By: Chris Downing, Red Oak Consulting
The last 18 months have seen NVMe drives rise to the forefront of high-performance storage technology, becoming the preferred option for anyone with sufficient budget to include them in their procurement. Only a paucity of PCI lanes and the unfortunately timed spike in NAND prices have tempered the growth in these high-end storage sales. But both are temporary problems.
While NVMe drives represent a welcome boost, they have not resulted in a fundamental shift in how systems are designed. The underlying characteristics of the drives themselves are still derived from the need to balance performance, endurance and cost along a fairly well-understood technology roadmap for silicon NAND.
A long-awaited addition to the memory storage hierarchy is currently trickling out into the world in the form of Intel 3D XPoint devices, produced as part of a collaboration with Micron. 3D XPoint can be described as “storage-class memory,” with performance, price and lifespan somewhere between memory and solid-state storage. It is being positioned as either a large-but-somewhat-slow augmentation to the pool of system memory or as a persistent cache sitting above SSDs and HDDs.
Although Intel has set out its plans to make DIMM-style 3D XPoint products soon, the storage-centric design sold under the “Optane” brand was the first implementation of the technology to hit the market. Thus far though, the Optane devices which have been offered up for both consumer and commercial use, have been met with overwhelming indifference. While the characteristics are impressive, they are simply not a big enough jump for most system designers to be able to justify the cost, particularly given the small capacities available.
Intel will no doubt be hoping that the arrival of second-generation 3D XPoint, which will enable the DIMM form-factor and additional modes of operation, will turn around the fortunes of their new technology. The hope will be shared by Micron, who is due to make its own products (QuantX) available in a similar timeframe.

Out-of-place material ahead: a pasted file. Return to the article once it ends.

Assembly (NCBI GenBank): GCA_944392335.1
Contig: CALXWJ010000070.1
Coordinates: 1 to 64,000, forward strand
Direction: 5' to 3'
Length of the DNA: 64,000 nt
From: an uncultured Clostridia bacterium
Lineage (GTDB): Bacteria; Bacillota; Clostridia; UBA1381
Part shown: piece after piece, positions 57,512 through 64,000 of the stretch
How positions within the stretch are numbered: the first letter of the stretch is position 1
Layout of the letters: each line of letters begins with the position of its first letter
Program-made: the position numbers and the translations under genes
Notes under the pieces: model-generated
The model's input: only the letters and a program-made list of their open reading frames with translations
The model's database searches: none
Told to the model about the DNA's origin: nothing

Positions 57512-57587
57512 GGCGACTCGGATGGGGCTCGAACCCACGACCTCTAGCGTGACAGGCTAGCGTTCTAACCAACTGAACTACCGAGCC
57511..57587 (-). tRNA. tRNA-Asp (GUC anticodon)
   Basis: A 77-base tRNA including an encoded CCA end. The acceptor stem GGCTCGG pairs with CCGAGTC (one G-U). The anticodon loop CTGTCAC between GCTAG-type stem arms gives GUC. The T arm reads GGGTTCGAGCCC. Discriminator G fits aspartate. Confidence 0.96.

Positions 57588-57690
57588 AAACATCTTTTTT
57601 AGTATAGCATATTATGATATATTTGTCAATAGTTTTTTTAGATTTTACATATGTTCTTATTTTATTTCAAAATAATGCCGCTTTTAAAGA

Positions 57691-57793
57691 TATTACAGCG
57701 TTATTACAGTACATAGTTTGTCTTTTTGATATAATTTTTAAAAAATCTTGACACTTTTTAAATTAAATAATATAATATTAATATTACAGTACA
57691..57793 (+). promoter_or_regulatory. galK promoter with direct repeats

Sharpening the edge
Besides the growth in non-volatile memory that 3D XPoint should eventually bring in the server market, another way in which the solid-state storage landscape is likely to change this year is through the expansion of edge computing. As part of this evolutionary shift from “the cloud” to “the fog,” local devices are likely to be tasked with a greater proportion of important computing workloads.
Edge devices will naturally need to be small, low-power and resilient – all properties which suggest that SSDs will be essential rather than just nice-to-have. What form this solid-state storage takes is more nuanced. Where cost is the most important factor, cheap NAND will continue to dominate. But some high-end applications could see low-latency I/O being an important bottleneck, in which case the extra cost for non-volatile memory might be worth it.
Blade servers and the increased use of direct-to-chip cooling will also create synergy with non-volatile memory technologies. Where previously the prospect of a set of high-wattage DIMMs in every chassis might have become a headache (if only due to the increased chassis fan noise), solutions like those on offer from CoolIT, Lenovo and others will soon become even more important. Likewise, pushing more solid-state components into the stack is likely to mean that spinning disks in compute nodes will become a thing of the past, making immersion cooling a more broadly applicable concept - to the dismay of administrators with nice watches everywhere.
Thanks for the memories
With more storage-class memory products only due to arrive in late 2018 or early 2019, it is hard to say what the competitive landscape will look like. Alongside the 3D XPoint and QuantX devices from Intel and Micron will be alternatives from the likes of Samsung, who will be pushing their Z-NAND products, which are based on standard 3D NAND with optimizations and increased endurance.